Man convicted of burning down Bad Water Bill's asks to be released into house arrest
By Sally Voth -- firstname.lastname@example.org
HARRISONBURG -- The man who burned down a Strasburg biker bar eight years ago is asking to be let out of prison early.
William Wardell Welebir, a one-time Front Royal resident, says he and his wife have both suffered strokes, and asks U.S. District Judge Samuel G. Wilson in a letter from prison to release him to home confinement, according to online court records.
Welebir was sentenced in May 2010 to five years in prison for the arson of Bad Water Bill's Bar B-Q-Barn.
Assistant U.S. Attorney Joseph Mott convinced jurors Welebir burned downed the bar/restaurant so he would be accepted by the Pagans Motorcycle Club. The gang was upset that the Titans Motorcycle Club, which is a support club for the Pagans' rivals the Hell's Angels, was having a show at Bad Water Bill's later on the day of the fire, he said.
Bad Water Bill's also figured prominently as a favored haunt of the Warlocks Motorcycle Club in an investigation into that group.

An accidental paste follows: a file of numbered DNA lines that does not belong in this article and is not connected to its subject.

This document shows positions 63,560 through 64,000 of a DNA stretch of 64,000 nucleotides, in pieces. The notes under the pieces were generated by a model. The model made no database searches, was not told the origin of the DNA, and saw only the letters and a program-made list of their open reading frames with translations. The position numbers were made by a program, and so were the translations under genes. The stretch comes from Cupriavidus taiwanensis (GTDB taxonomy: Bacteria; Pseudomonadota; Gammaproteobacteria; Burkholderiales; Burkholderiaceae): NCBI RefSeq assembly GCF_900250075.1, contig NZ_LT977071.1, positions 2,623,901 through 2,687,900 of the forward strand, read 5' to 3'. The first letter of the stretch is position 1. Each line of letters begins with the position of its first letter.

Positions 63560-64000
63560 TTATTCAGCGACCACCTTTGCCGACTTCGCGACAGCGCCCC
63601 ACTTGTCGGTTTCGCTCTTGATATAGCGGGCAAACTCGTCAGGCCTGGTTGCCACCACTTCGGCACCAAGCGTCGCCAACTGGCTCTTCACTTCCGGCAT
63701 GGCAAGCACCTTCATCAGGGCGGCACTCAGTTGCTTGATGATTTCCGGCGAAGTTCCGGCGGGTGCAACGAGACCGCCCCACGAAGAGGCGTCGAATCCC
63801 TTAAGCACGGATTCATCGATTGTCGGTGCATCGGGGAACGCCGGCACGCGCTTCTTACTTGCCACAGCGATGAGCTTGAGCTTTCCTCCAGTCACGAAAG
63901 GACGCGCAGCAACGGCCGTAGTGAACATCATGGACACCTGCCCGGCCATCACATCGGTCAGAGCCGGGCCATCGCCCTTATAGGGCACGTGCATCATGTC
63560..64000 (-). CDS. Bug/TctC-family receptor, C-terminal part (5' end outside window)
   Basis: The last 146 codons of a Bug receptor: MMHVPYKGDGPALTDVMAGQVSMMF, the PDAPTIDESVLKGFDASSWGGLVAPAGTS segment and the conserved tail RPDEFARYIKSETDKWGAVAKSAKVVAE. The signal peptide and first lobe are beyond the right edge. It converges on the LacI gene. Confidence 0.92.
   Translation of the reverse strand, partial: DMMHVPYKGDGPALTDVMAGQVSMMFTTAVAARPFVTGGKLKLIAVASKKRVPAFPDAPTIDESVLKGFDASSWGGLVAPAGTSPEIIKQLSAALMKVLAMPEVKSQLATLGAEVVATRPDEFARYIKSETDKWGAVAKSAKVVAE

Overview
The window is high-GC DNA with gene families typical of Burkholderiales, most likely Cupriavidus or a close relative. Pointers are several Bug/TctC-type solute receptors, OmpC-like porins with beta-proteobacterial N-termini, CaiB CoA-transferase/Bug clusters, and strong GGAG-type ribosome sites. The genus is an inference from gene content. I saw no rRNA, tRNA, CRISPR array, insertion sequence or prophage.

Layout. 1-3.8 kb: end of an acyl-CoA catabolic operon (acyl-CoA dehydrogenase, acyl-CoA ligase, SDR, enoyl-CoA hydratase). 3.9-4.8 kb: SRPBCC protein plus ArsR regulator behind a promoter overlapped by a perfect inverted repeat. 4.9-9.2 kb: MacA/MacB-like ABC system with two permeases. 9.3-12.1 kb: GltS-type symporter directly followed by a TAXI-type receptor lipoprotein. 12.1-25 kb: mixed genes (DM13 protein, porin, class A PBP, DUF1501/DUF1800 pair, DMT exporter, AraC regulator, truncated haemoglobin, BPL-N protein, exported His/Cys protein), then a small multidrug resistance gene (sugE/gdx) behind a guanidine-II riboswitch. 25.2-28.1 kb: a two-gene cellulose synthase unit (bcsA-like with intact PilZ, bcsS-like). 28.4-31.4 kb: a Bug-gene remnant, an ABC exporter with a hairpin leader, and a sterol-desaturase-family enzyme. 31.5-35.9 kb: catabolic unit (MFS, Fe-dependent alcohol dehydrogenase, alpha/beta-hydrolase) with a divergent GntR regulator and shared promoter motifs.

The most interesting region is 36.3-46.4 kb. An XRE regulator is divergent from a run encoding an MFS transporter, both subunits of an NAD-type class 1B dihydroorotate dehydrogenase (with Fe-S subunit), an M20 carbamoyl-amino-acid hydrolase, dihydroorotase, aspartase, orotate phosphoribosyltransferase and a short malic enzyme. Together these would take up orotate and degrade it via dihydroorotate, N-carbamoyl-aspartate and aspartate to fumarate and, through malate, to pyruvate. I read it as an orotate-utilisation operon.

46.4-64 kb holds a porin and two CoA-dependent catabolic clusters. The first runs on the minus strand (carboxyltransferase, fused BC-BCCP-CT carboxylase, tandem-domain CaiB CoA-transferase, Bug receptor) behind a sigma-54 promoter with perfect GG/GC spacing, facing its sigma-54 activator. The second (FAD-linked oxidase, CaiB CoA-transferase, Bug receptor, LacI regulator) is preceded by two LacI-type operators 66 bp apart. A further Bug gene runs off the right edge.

Welebir's letter, filed Wednesday, according to online court records, stated he has had a stroke and been in a wheelchair for almost a year. It says his wife has also had a stroke and is now legally blind.
Welebir writes that he has been in special housing for a good portion of his prison time because he has been assaulted more than once. Additionally, he hasn't had any discipline problems, his letter says.
"Due to my failing health, which I have sought, and am receiving help for, as well as my age, there is no chance I would re-offend, nor engage in any criminal lifestyle or associate with anyone who does," it says.
The letter asks that Wilson agree to Welebir's early release into house arrest with close supervision. This would allow him to collect disability, which would help him pay restitution, it says.
Welebir was ordered to pay Bad Water Bill's owner Mary Fisher $25,600 in restitution.
He asks the judge for mercy.
"Please, your honor, I know that this is an unusual request, but you have the power to grant it, and I have seen the error of my ways," his letter says.
On Friday, Mott said he hadn't yet seen the letter, but would review it and consult with the probation office before deciding on a position to take.